"There is nothing like being there, and the author was there, unlike so many writers on subjects such as this. He has managed to capture not just the business dilemmas of his subjects but their aspirations and even their pathos."—Daniel Akst, Wall Street Journal
"After a brief history of the franchise system, he gets down to the nitty-gritty of this entrepreneurial endeavor. Birkeland offers a balanced perspective as he teaches us about the risks, pitfalls, and challenges for both franchisee and franchiser.…This is a useful, readable book, especially for those considering the idea of entering the franchise system for the first time."—Library Journal
"Birkeland finds ample evidence that franchisers and those who purchase an outlet from them both believe in the American dream of entrepreneurship, with its promise of independence and wealth. His research into everyday franchise operations, though, reveals a slew of differences between the two sides that can cloud that dream.…This is an articulate, illuminating and lively work."—Publishers Weekly
An interview with
Question: Franchising has become an ever-present feature of the American economic landscape. One-third of the U.S. gross domestic product flows through franchises, and they employ one out of every sixteen workers. How did franchising come to play such a dominant role in the American economy?
Peter M. Birkeland: I think three factors have fueled the growth of franchising. First, there are people who have some sort of business on a small scale, say, a restaurant or a bakery, and they have designs to expand to a national market. Franchising affords an opportunity for the aspiring entrepreneur to reach a national market in relatively short order, with little capital outlay, and with minimal risk. While there have probably always been people with grandiose ideas, the business owner today can work with a specialist franchise consulting company to take his or her idea or product and make it "franchiseable." These franchise consulting companies essentially sell a "franchise package" that includes the legal requirements to franchise, marketing plans to sell franchises, and business format plans that take an idiosyncratic and unique business and standardize it. Even services that seem to be impossible to standardize, like a haircut, are widely franchised through essentially this process of desire on the part of the entrepreneur, and means through a consulting specialist.
A second factor that increases the dominance of franchising is demand by individuals to operate a business, to be their own boss, or to otherwise work independently. These people believe that owning a franchise will allow them to achieve that goal. The idea of owning a business seems to be a fairly persistent demand in the American economy, and there is a rich sociological tradition, from Eli Chinoy's Automobile Workers and The American Dream to Nicole Biggart's Charismatic Capitalism, that documents the aspirations and realization of that demand. Franchising Dreams follows within that broader sociological tradition. Also, it is interesting to note that demand for franchise units increases in inverse proportion to the health of the economy. When the economy is roaring franchise demand is down, but when the economy languishes-because of corporate layoffs, corporate downsizing, or other factors--franchising becomes more attractive.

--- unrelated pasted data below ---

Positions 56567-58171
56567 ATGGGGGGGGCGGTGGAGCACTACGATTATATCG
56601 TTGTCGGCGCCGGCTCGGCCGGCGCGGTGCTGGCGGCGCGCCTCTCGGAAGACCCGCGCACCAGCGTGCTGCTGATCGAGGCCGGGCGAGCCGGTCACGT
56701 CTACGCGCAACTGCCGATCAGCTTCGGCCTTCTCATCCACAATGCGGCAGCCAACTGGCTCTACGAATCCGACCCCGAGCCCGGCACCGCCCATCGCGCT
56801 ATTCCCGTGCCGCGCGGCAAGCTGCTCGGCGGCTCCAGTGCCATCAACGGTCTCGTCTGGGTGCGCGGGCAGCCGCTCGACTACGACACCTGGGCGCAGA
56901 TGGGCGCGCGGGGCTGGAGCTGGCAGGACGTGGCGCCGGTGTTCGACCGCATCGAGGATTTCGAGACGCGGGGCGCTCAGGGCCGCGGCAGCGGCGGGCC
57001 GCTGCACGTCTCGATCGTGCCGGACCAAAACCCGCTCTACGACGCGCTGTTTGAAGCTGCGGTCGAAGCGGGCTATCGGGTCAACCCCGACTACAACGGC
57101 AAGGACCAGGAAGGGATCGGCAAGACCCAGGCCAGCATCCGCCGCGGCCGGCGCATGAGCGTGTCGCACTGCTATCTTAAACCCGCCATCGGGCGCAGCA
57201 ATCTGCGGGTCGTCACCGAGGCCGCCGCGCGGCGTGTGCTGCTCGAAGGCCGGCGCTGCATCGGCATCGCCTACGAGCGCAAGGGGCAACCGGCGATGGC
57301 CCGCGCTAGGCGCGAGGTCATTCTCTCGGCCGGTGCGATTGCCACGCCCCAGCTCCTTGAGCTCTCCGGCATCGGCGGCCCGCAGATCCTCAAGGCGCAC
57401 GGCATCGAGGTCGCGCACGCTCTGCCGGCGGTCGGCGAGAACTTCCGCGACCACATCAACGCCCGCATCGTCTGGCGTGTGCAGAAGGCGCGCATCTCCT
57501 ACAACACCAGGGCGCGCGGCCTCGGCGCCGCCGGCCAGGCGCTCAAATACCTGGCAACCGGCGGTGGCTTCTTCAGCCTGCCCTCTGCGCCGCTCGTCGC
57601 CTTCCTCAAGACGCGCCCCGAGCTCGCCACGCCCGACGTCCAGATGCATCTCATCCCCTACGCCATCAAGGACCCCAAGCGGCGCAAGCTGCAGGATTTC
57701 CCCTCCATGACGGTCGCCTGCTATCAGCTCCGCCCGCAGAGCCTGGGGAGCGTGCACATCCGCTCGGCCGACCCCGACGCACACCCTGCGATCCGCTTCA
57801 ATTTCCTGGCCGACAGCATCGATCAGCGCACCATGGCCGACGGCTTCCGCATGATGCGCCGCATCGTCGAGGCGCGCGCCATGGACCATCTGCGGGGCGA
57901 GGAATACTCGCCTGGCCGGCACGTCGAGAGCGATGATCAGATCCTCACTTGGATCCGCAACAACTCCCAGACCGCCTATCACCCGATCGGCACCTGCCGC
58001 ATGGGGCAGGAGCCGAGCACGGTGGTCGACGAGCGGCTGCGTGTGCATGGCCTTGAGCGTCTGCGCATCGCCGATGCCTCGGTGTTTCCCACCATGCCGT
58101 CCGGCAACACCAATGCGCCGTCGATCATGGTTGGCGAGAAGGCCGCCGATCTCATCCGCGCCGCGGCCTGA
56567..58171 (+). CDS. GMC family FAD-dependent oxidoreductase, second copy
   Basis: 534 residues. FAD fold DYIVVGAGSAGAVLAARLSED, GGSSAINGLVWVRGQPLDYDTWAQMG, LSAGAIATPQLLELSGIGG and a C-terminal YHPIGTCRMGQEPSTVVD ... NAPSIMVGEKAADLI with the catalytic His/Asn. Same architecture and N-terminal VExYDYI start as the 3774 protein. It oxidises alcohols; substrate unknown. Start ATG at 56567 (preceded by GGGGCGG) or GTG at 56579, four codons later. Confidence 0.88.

A third factor that drives franchising is consumers who either prefer to purchase goods and services from franchised outlets, or are at least not averse to doing so. Franchised outlets are ubiquitous in the economy-they are located in the strip malls, in small towns, suburbs, urban areas, in fact, one can hardly escape franchising. As long as these three factors exist and remain strong, franchising will continue to grow.
Question: In your book, you argue that opening up a Subway or Blockbuster Video isn't necessarily as easy as it looks. In fact, for many entrepreneurs out there, having a franchise can lead to financial insolvency, or at least instability. What challenges and pitfalls await people when they take on a store or shop of their own?
Birkeland: There are two major challenges that await each aspiring franchisee. First, there are challenges that all business owners face in operating a small business such as managing employees, keeping costs down, selling products and services people want to buy, and all the other challenges associated with business ownership. But the owner of a franchise unit has additional challenges in working with the franchiser, because there are constraints on how he or she may operate their unit. In the book I relate a story told to me by a franchisee who had owned a unit in a fast-food franchise. He was African-American and mentioned that the franchiser had standard operating hours of 11:00am to 11:00 pm, or something like that, but in his urban market those hours were inappropriate and his sales suffered. It took quite a bit of work to convince the franchiser to allow franchisees in urban markets to alter the standard operating hours. If you owned your own business you would just change the hours to fit your market, but in a franchise system you have to operate according to the franchiser's standards, and this may impact your sales and profits.
Question: Even more interesting is the array of frustrating logistics and contractual technicalities that franchisees face when they go into business. The myth of owning and running your own business, is, well, a myth, right?